The ancient Egyptians mummified not only people, but also their animals. Even huge crocodiles became a part of this process. One of them was examined recently in the Dutch National Museum of Antiquities (Rijksmuseum van Oudheden) and scientists were surprised by what they saw.
According to a Rijksmuseum van Oudheden press release, the three-meter-long (9.84ft.) mummy was examined with a new 3D CT scanner. It was first examined in 1996 with an older type of CT scanner and this earlier scan revealed that the mummy, which was believed to belong to one crocodile, was in fact two large crocodiles wrapped-up together. However, the new 3D CT scan results showed another surprise, that apart from the “two crocodiles previously spotted inside the wrappings, the mummy also contains dozens of individually wrapped baby crocodiles.”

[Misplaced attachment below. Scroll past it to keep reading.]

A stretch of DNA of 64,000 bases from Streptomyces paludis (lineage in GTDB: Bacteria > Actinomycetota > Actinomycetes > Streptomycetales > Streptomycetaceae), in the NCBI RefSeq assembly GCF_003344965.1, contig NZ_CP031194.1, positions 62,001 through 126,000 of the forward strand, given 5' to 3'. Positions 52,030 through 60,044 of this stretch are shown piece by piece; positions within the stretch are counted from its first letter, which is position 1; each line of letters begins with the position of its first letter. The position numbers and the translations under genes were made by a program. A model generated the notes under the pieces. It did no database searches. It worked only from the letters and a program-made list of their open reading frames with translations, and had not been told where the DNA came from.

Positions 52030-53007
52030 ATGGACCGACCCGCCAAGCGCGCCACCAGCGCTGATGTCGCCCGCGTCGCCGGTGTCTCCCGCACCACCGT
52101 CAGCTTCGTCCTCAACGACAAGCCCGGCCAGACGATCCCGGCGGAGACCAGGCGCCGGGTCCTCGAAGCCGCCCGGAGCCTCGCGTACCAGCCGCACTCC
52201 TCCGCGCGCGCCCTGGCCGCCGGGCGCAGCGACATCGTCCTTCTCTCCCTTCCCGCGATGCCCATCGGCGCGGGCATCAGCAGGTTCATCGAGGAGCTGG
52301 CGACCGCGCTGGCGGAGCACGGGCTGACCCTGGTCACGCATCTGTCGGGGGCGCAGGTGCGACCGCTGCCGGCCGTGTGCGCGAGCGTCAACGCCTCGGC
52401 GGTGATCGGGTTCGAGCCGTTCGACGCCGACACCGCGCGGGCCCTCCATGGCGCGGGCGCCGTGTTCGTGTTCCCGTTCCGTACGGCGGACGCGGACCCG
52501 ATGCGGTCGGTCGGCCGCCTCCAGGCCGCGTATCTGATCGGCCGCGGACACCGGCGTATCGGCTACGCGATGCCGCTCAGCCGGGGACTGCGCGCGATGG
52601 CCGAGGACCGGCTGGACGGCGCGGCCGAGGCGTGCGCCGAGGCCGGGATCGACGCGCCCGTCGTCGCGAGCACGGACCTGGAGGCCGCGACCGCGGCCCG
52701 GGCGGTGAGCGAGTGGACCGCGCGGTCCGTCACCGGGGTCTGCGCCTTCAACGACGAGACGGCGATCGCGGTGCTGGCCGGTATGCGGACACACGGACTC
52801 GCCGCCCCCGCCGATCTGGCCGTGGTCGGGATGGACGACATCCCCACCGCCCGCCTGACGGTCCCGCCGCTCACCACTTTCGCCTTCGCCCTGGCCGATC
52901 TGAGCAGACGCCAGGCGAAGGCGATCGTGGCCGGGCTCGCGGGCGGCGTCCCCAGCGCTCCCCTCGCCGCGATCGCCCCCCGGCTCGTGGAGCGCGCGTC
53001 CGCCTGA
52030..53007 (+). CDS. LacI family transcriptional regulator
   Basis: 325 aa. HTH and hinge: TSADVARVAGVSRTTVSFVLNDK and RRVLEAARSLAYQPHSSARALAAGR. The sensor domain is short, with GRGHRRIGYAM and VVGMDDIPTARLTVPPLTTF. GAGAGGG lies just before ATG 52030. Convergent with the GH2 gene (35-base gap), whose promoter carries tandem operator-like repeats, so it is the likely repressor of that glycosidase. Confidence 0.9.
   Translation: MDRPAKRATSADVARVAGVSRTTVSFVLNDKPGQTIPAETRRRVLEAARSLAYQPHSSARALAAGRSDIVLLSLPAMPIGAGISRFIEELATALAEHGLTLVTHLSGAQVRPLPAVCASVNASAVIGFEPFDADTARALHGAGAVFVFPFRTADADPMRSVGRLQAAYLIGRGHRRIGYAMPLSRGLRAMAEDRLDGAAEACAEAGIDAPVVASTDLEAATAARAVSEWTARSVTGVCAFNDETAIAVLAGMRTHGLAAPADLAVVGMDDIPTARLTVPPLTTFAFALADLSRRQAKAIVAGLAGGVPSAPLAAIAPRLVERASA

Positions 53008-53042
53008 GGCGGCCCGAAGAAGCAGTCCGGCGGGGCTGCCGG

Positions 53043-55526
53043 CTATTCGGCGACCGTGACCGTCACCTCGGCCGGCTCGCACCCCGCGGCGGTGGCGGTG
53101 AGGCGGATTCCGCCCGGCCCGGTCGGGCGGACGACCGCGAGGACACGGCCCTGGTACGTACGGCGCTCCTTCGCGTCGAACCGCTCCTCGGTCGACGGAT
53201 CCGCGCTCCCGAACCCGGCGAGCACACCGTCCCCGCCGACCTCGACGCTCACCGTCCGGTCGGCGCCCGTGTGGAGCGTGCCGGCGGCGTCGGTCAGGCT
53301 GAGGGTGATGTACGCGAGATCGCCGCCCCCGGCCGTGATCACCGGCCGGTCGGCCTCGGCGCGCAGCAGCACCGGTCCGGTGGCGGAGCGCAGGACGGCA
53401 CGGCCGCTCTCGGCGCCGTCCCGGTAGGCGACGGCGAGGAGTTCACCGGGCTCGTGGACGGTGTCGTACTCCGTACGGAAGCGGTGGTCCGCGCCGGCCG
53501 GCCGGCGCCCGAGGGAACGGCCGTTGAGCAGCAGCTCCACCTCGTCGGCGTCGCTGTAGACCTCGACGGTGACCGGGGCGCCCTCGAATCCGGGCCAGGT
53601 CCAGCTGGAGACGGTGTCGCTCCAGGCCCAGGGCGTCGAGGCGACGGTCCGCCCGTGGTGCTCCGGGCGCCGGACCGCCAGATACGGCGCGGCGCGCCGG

Scan with baby crocodiles shown in blue. (Interspectral)
The discovery is a huge surprise to the museum, especially since these mummies are very rare examples of the mastery of crocodile mummification. Moreover, the scans showed amulets placed inside the linen wrappings and helped the researchers understand more about the mummified animals – like their physical features, ages, and the process of drying their bodies and covering them in linen. The modern 3D CT scanner allowed the researchers to examine every single detail of the mummies.
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